• Innovation in construction techniques or materials
    • State-of-the-art advancement
    • Sensitivity to environment and surroundings
    • Contractor’s contribution to the community

    BuildSouth Awards Photos

    Minority Participation
    Goudy Construction, Inc.

    Goudy Construction, Inc. is a privately held, minority-woman-owned construction firm in Hueytown. This small commercial and residential company offers light commercial construction, commercial construction management, and residential construction and rehabilitation services. Their work not only integrates new and renovated housing into the fabric of the city, it also fosters partnerships with community development groups. The Goudy team has over 20 years combined experience partnering with planning departments, community development agencies, housing authorities and other development groups responsible for improving housing in Birmingham’s urban communities. The company’s work has been widely recognized. The Birmingham Construction Industry Authority voted Goudy Construction their “Spotlight Company” for February 2012 because the company consistently represents the certified building community in a positive way. Even Goudy’s subcontractors and suppliers contribute to the company’s emphasis on diversity, quality, and affordability in the housing market.

    Specialty Contractor
    S&S Sprinkler Company, LLC
    Evonik Flammable Liquids Warehouse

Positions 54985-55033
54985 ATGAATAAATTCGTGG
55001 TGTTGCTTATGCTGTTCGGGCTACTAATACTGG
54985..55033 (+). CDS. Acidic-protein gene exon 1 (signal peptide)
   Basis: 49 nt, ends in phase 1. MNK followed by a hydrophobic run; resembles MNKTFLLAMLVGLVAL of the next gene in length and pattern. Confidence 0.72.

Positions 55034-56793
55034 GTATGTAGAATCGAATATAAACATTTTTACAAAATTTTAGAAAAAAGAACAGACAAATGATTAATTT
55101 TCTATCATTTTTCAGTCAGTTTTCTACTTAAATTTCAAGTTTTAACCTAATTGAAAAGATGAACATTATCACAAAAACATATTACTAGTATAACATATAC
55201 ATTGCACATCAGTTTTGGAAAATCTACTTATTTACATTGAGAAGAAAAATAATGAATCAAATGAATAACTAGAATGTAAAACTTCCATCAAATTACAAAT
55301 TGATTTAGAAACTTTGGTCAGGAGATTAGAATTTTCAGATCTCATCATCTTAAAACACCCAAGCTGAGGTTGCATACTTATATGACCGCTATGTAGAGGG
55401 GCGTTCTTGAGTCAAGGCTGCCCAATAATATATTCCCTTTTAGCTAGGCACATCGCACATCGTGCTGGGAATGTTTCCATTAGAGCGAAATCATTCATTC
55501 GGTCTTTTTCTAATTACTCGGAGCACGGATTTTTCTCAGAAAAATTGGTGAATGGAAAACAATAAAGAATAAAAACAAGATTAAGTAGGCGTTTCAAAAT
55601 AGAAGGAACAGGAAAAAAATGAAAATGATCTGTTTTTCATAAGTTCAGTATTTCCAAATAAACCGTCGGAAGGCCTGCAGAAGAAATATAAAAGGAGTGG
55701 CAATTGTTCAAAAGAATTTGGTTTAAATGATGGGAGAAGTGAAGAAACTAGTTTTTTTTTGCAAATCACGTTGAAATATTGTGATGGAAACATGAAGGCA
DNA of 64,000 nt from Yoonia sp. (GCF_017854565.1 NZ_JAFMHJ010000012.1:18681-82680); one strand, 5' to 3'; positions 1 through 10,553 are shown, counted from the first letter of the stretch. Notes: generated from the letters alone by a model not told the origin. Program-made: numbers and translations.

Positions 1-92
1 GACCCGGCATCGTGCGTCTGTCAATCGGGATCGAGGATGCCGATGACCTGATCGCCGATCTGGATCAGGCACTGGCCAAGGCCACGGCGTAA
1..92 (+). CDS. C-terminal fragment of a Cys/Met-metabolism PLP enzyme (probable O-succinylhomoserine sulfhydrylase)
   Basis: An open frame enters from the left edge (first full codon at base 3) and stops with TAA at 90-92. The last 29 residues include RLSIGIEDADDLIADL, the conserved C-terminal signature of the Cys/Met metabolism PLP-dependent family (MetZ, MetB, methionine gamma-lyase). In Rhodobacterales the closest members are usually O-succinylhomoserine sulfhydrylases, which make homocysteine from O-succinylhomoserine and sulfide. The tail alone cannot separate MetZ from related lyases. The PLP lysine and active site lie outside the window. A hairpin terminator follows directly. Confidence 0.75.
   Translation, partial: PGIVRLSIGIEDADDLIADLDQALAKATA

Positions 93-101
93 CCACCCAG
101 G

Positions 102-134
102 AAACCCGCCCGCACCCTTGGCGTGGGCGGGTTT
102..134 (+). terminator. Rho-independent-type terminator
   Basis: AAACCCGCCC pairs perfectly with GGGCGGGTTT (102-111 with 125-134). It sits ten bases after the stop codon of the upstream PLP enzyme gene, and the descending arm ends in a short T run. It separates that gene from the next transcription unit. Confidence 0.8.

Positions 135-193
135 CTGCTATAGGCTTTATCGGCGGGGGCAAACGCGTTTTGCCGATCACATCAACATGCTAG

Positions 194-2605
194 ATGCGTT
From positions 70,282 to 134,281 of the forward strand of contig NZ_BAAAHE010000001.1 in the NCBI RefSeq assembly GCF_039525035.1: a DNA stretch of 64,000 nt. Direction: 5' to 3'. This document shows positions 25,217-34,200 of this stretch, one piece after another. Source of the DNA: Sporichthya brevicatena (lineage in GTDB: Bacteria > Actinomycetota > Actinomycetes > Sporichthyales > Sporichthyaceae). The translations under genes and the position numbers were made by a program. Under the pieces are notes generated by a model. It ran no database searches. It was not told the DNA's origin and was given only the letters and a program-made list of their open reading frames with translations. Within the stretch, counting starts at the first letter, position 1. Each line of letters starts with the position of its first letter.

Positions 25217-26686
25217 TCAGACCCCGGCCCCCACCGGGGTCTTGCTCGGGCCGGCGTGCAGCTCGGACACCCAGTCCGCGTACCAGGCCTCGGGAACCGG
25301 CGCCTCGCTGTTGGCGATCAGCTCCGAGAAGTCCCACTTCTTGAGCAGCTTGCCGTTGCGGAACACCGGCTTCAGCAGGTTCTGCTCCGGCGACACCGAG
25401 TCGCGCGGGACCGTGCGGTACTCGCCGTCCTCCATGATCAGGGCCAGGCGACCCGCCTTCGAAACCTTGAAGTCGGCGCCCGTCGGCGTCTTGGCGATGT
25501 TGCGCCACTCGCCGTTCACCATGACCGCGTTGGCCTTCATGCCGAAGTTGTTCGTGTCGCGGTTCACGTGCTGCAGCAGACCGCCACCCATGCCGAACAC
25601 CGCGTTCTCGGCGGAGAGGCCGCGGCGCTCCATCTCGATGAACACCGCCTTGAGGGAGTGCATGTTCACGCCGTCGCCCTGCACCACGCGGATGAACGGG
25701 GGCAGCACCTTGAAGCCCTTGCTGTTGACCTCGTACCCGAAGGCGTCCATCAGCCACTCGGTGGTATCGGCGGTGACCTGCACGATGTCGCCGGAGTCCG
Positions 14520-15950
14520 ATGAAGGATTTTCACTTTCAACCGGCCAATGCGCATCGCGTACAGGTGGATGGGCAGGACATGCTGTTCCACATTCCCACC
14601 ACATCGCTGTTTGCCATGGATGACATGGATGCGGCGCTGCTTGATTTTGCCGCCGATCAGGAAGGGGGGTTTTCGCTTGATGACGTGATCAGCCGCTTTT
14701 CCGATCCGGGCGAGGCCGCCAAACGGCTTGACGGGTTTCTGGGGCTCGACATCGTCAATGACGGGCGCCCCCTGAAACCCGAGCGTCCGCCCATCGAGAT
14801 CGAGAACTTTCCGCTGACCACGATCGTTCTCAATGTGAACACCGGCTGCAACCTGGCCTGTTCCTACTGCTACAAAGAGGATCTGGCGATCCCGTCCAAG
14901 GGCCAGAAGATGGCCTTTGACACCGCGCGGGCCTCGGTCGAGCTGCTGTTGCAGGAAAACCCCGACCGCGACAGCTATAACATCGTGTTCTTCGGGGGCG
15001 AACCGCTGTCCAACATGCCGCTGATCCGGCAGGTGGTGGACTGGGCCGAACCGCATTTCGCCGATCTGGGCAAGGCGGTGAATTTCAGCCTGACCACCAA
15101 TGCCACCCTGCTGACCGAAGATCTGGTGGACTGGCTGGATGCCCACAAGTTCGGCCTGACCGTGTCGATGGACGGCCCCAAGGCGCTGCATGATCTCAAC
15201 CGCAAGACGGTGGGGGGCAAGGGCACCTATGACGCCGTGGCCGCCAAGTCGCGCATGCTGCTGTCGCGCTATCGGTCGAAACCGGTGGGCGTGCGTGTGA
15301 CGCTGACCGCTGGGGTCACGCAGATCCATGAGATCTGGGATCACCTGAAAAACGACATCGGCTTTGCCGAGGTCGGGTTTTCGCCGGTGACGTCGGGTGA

A complete pre-action foam fire sprinkler system based on NFPA and plant standards was installed to accommodate the expansion of a warehouse at Evonik Degussa Corporation. Since this warehouse would soon house flammable and combustible products, Evonik Degussa Corporation needed expert guidance selecting an appropriate fire protection system. The current system was incompatible for the product that the company was going to put in the warehouse. In addition, the size of the expanded warehouse would exceed the ability of the existing equipment to pump water to all areas of the building if a fire occurred. Instead of expanding the current dry fire sprinkler system that was already installed in the warehouse, the recommendation was to install a pre-action foam fire sprinkler system to conserve space, manage cost, and maintain control during the cold weather. The Alcohol Resistant AFFF Foam used in the system resists cold weather better than a traditional wet or dry sprinkler system. Once the demolition of the existing system was complete, all waste was disposed environmentally. Even cutting oil was captured for reuse. This project was challenging but the pre-action foam fire sprinkler system is now in place allowing the customer to move forward.